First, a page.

B-2 Extension Authorizes Parental Assistance


  • Nationality: China
  • Case: B-2 Extension
  • Processing Time: 6 Months
  • Challenges:
    1. Weak ties to Canada, the place of residence
    2. All extended family lives in China
    3. Son is on an F-1 student visa, a tie keeping her here


Any good parent will do what they believe is necessary to help their child succeed, even when those steps may seem difficult. Such was the case with our client, Ms. Liu. Ms. Liu was a Canadian and Chinese national living in Canada, and she obtained a B-1 visa to be with her only child, her son, in the United States. Her son was here on an F-1 student visa to get his education. The early parts of college can be a truly difficult transition period for many students, and that effect is only amplified by moving to a different country to go to school. Ms. Liu wanted her son to have some semblance of a support system during the early parts of his college education. She was worried about him being alone in a new country, at a new school, facing the challenges of adult life and adult responsibilities for the first time without any parental help whatsoever.

However, a B-1 visa only covers six months of stay here in the United States, and she needed to file for an extension to stay longer. Ms. Liu needed to make sure she was filing the B-2 visa diligently and accurately she could so she had a higher chance of getting approved. 


Case officers are particularly scrupulous on B-2 visa extensions. Most people don’t use even the full six months of the original B-2 visa, and the B-2 is not designed for immigration. B-2 visas are typically for people who want to come to the United States to sightsee, and most people use far less than their allotted six months. So, when a person does want to extend their B-2 beyond six months, case officers look very closely at the person to make sure that they aren’t abusing the B-2 visa and trying to implement it as some sort of immigration visa. 

This factor makes the standard of proof for a B-2 extension even higher than the original B-2. In addition, Ms. Liu had a somewhat weak case. The primary problem was that although she lived in Canada, her ties to Canada were minimal. When looking at a B-2 extension application, case officers want the applicants to have strong ties to the country in which they live, showing strong extrinsic reasons for why the person would want to go back to their home country when their visa runs out. While her husband still lived in Canada, her parents, his parents, and all of their extended family did not. 

“Ms. Liu did not want to leave her son in the position of being alone in a foreign country when he decided which university he would attend. We wanted to help her because of that, and we knew that could be a good enough reason for why she needed to stay here in the United States.” – Amy Chen, office attorney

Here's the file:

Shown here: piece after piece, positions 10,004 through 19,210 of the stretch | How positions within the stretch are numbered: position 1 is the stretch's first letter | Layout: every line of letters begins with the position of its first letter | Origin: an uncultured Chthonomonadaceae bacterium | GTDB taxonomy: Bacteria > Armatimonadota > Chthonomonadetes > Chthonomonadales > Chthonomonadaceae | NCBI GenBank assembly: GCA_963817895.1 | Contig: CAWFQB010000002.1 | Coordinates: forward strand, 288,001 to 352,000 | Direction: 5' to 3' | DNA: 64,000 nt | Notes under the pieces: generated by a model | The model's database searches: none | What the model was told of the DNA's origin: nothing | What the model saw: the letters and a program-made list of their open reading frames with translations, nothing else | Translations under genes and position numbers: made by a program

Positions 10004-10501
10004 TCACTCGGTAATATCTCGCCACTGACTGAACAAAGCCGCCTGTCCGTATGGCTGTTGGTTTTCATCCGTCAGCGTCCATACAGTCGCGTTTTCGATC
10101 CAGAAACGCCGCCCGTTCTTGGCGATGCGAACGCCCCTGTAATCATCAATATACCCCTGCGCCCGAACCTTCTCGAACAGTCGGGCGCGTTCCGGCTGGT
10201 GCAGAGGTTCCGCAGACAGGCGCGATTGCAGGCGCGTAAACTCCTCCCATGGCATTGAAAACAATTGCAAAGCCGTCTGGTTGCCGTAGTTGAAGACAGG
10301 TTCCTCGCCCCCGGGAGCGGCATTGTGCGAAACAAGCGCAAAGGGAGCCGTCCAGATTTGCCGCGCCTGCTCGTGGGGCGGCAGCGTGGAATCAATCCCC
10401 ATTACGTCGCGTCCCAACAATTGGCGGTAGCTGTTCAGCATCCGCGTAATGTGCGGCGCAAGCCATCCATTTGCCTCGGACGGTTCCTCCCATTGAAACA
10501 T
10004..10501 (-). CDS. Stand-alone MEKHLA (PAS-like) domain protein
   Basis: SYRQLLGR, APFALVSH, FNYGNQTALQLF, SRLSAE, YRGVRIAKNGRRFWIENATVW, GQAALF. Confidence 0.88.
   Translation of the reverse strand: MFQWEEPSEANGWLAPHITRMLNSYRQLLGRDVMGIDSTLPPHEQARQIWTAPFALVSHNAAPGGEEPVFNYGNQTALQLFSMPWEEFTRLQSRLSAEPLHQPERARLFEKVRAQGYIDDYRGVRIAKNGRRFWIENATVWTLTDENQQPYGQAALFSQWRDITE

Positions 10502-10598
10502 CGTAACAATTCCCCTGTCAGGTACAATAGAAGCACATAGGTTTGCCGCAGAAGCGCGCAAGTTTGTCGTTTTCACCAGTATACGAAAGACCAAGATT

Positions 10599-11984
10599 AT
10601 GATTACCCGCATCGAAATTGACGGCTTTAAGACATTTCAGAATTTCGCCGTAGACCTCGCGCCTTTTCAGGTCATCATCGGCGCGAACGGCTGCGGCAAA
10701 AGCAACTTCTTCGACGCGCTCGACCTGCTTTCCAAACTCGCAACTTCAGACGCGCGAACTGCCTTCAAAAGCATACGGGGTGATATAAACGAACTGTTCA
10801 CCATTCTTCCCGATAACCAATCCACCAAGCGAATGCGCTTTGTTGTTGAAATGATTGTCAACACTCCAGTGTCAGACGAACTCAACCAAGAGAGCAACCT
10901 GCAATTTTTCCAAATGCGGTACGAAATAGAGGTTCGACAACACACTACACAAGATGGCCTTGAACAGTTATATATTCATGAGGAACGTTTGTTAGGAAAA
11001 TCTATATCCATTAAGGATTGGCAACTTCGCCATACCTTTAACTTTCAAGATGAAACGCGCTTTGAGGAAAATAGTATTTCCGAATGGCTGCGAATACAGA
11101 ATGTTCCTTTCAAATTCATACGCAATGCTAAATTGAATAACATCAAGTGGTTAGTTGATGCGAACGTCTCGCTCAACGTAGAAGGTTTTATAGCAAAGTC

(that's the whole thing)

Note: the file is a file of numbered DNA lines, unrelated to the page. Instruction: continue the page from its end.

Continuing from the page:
Without any sort of extended family in Canada, we went searched for alternate argument. In the affidavit we wrote for Ms. Liu, we cited assets as her primary reason for wanting to return to Canada when her B-1 extension was up. She and her husband still had a home in Canada, and the vast majority of their wealth was tied to Canadian assets. 

We also argued in the affidavit that her primary reason for wanting to stay was to help her son select a college to attend. She was even willing to attest to the affidavit that her son was not the best at making big choices. Once that decision had been made and finalized, she could return home to Canada with the knowledge that she had helped her son make a good decision and hopefully set him up for success for the next couple of years. It was a great reason to make the case for why she needed to stay and also gave the case officer an idea of why she would end up leaving the United States. If we had argued that she wanted to stay with her son while he was in school, the case officer would have questioned the amount of time she was intending to stay, and possibly deny her application thinking that she was using the B-1 extension as some sort of pseudo-immigration visa. With the decision of what college her son was going to attend, she had a clear goal and deadline. 

What we were hoping to avoid was a Request for Evidence (RFE). RFE’s don’t sink cases, especially with our firm, but they do extend them, costing our clients time and money. Some offices have their clients fill out cookie-cutter forms and simply wait for an RFE to come back before truly digging into a case. We avoid this method at all costs. We didn’t want to leave Ms. Liu waiting for a solution to her needs that long, nor did we want to cost her undue money. In an effort to avoid an RFE, we created a customized solution including the previously mentioned affidavit and a list of supporting documents. We tried to imagine every question the case officer might have an answer to those questions in the affidavit and documentation, thus leaving them clear to approve Ms. Liu’s case.  


Ms. Liu’s B-2 extension was approved without the need for an RFE or any extra communication from the United States Citizen and Immigration Services. Ms. Liu was overjoyed and relieved with the decision. She is free to remain in the U.S. and help her son choose his new school. 

*Name has been changed to protect client identity

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